bikerlbf406 New Member

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    I know I took the stopper out of my 500, and so did by dad......took less then 5 minutes for both. (we don't hunt)
     
  9. Virginian

    Virginian Active Member

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    Really not that hard NOT to dent the mag tube on an 870 either.
     
  10. SSGN_Doc

    SSGN_Doc Well-Known Member

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    True. Just making a point. I did see a 870 at a shop that was selling cheap. I asked why, they pointed out the mag tube that had a dent, slowing only one round in the mag a d causing the spring to stick. Said it took special tool to remove it to get the dent out. Apparently the previous owner griped or slipped entering his duck blind and got his weight plus what he was carrying on the tube and an edge of the duck blind framework. I passed on that project but leaned of a trick to get the dent out without removing the tube. If I find another wing master at that price with the same problem, I'll pick it up.
     
  11. DrumJunkie

    DrumJunkie New Member

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    ^^^^^^^^^
    This is a simple truth. I own both and can honestly say function is pretty close. I think the action is a little more smooth in the 870 but my Mossy patters as good or better with cheaper ammo. High brass and they both are pretty close.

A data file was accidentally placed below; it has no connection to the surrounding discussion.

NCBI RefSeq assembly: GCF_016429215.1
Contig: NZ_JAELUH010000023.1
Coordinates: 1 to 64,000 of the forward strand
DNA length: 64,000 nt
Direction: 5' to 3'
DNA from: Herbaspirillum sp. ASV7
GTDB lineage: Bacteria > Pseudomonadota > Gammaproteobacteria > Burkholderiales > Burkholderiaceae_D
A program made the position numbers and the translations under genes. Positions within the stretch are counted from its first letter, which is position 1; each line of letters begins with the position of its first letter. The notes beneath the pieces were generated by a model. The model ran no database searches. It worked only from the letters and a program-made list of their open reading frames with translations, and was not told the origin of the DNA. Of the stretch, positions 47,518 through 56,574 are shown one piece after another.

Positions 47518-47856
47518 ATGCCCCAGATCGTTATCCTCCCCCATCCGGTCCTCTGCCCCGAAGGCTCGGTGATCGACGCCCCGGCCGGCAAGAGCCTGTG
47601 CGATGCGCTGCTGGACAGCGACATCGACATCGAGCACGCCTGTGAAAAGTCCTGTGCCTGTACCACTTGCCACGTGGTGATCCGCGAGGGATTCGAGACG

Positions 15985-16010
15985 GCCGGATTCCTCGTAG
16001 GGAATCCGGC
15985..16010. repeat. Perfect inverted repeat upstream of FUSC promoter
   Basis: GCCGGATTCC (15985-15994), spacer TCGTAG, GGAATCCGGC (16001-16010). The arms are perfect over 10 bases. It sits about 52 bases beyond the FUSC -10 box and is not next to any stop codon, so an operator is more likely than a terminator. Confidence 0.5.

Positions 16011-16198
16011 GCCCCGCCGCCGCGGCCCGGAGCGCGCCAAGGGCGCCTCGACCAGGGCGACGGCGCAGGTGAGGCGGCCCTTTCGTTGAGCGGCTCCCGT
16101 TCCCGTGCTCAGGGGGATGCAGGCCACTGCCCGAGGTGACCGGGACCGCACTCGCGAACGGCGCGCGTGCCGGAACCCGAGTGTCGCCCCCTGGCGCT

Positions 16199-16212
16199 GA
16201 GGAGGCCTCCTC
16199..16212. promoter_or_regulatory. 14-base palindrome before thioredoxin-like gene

12. ninjatoth

    ninjatoth New Member

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    I bought my first 500 today and by chance found that stopper.I kept hearing a rattle and took the barrel off and shook the gun to see where that noise was coming from and 2 seconds later this dowel rod fell out, I knew it wasn't part of the gun so I kept it out and Googled what that was.
     
  13. Missouribound

    Missouribound Well-Known Member

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    It falls out on mine. Perhaps the one you are discussing has other issues.
     
  14. OldEagleEars

    OldEagleEars New Member

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    The dowel in mine had a couple of rubber O-rings that kept it from rattling in the tube. I kept the thing and use it for removing the Laserlite laser training cartridge from the chamber of my 1911's...or pushing out a blown-up brass if such should ever happen.
     
  15. Missouribound

    Missouribound Well-Known Member

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    Ahh...the art of re-purposing.....well done.:D